Evil and Grace: Q&A with Daniel Taylor

One trigger for this particular novel was coming across the King James Bible phrase “the mystery of iniquity” (2 Thess 2:7-9). I found it a very intriguing phrase, one always relevant but no more so than today. (Modern translations lean toward rendering this “the spirit of lawlessness,” which certainly seems loose in the world today in many ways both overt and subtle.) What is evil? Why do we participate in it?

Pilgrims on the Way

When the lockdown began in March of 2020, schools closed, traffic came to a halt, and the great buzzing marketplace that had always sustained us fell silent. Though it was frightening—those blurry photos of ghostly Covid patients on ven-tilators in packed intensive care wards—it was also weirdly thrilling. There was an emergency on, and we’d suddenly become explorers in new, dangerous territory.

My Mother Says No

My mother is withdrawing from the world. The tires of her car know only short distances now and just a few turns: right on Brick Road, left on 73, left into the supermarket parking lot; right on Brick, cross 73, right into the shopping plaza where she gets her nails done. A few minutes out, a few minutes back.

Your Witness; Your Word

This overwhelming self-referentiality is exceptionally ironic given the emphasis of current mainstream discourse on marginalized communities and their importance of “inclusion.” I’m all for Inclusion, but in my own experience, the inclusion that seems to be on offer is the mere gathering of difference—not its dynamic melding. We are a basketful of sullen turtles, pulled into our shells, I guess.

Lucille Clifton: Paring Down Poetry

Recently I pulled some of Lucille Clifton’s poetry off my shelf, because I hadn’t read it for a while—not even since her death in 2010. Opening her books now and browsing in them felt like re-connecting with an old friend. The first thing that always strikes me about Clifton’s poetry is what’s missing: capitalization, punctuation, long and plentiful lines.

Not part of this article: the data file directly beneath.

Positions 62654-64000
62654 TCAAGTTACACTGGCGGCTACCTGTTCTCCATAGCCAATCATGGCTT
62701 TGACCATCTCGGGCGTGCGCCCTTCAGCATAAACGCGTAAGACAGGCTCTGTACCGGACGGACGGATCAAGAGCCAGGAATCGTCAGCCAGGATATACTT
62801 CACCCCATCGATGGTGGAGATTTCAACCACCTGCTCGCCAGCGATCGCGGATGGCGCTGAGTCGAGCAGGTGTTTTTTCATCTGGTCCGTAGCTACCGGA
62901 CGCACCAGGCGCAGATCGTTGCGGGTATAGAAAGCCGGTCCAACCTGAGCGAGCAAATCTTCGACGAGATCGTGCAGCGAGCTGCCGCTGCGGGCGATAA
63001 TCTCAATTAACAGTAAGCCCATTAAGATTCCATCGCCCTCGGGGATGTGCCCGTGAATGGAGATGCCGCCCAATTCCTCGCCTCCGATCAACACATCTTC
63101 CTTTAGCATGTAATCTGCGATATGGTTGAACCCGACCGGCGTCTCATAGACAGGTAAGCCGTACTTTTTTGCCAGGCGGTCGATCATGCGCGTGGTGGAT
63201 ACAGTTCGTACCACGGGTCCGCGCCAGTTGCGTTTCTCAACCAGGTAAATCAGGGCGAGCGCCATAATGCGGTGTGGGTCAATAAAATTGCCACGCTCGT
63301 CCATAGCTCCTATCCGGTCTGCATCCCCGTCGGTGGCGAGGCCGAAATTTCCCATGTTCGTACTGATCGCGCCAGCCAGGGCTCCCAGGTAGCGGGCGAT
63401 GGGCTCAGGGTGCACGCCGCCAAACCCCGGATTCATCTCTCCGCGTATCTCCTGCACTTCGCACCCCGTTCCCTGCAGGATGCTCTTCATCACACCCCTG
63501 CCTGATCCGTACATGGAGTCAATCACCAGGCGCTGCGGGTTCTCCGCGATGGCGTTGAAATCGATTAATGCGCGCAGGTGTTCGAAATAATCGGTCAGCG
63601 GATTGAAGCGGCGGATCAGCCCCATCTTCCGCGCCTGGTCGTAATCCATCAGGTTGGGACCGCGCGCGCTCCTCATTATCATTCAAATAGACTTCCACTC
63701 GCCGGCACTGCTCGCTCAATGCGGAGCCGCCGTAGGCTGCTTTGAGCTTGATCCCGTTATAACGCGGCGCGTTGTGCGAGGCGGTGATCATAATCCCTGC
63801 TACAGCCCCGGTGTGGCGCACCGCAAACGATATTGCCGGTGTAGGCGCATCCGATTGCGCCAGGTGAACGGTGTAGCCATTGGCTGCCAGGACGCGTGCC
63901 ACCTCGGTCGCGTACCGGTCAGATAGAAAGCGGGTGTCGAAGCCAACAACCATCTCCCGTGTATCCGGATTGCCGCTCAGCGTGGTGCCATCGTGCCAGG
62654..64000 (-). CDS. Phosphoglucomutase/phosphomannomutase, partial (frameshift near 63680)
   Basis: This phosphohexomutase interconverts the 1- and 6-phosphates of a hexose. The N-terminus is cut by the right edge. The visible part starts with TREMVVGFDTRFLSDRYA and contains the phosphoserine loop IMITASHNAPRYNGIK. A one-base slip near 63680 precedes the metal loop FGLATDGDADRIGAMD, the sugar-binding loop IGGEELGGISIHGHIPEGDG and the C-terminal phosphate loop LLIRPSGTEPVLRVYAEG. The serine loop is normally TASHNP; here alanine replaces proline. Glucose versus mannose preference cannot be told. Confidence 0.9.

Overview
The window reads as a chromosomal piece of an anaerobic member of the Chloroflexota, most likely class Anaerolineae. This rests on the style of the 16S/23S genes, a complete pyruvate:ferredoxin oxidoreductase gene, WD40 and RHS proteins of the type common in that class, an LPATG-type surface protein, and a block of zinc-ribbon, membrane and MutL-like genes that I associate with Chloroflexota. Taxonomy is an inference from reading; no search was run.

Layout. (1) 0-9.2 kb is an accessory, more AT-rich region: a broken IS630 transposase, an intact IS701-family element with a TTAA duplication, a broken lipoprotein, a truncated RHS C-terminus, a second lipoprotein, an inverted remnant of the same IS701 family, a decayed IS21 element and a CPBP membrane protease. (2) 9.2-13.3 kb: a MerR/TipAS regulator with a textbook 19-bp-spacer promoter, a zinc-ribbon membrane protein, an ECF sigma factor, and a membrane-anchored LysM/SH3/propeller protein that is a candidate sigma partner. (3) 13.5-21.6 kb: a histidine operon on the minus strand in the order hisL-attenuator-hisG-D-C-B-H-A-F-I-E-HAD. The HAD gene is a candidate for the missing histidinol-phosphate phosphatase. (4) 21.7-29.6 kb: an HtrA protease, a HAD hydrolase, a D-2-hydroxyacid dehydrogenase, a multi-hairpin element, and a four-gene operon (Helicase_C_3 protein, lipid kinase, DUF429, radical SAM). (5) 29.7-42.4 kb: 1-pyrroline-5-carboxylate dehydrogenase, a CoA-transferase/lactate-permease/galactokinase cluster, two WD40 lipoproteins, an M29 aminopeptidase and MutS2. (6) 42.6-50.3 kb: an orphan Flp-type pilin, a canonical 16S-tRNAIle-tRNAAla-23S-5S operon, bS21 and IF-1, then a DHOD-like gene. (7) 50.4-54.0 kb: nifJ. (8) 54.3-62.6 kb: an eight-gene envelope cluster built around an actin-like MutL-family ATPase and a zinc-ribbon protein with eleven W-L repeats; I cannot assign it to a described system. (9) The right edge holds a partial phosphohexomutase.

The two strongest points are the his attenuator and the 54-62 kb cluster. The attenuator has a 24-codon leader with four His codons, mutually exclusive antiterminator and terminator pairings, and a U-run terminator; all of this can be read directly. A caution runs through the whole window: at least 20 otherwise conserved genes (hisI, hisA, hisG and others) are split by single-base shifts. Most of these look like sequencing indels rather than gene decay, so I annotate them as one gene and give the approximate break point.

Henry David Thoreau, Biblical Man

Henry David Thoreau was a profoundly religious man. He is called a Transcendentalist, and the term is taken to mean a kind of hippie or New Age guru, perhaps something like the founders of the Deep Ecology movement. That’s nonsense. Thoreau was a Yankee, the near descendent of (the grossly misunderstood) Puritans, and he comported himself as such in his life and thought.

We Should All be Wearing Crash Helmets

Both Morgan Meis and Annie Dillard are trying, through the force of literary style, to peel through the layers of complacency with which we wrap, hide, and protect ourselves from the naked truth of our existence as created beings. For Dillard, the style is directed primarily at created things in nature. For Meis, the style is directed at created things mostly in museums: at paintings, to be exact.

Rabbi Jerry

I remember the American Poetry Review, March, 1977, page 26, cows and bald hills of Tennessee and rabbis of Brooklyn, their foreheads “wrinkled” as their “gigantic lips moved / through the five books of ecstasy, grief, and anger.” That’s from “Psalms,” one of twelve poems by Gerald Stern, whose photo on the cover showed his own gigantic, Jewish lips.

Bearing the Marks of Exile

Roger Kamenetz has published nine volumes of poetry. Each builds on his prior work, often revisiting, reconsidering, and reimagining previous poems in the Jewish tradition of midrash. As one critic observes, Kamenetz “recovers Jewishness as a field for discourse, not sentimentalized imagery. In direct and imaginative address, he puts the question of Jewishness under discussion with large parts of honesty and humor.”

Our Sunday Best: The Vastness of the Dark

A local DJ is spinning polkas on the radio. It’s Sunday morning. His name is Johnny Kotrick, and the radio station is WNCC in Barnesboro, Pennsylvania. This place is called Coal Country because its very life depends on the black mineral. The pocket of small towns here exists because of coal, and in the mid-1970s, it thrives because of coal.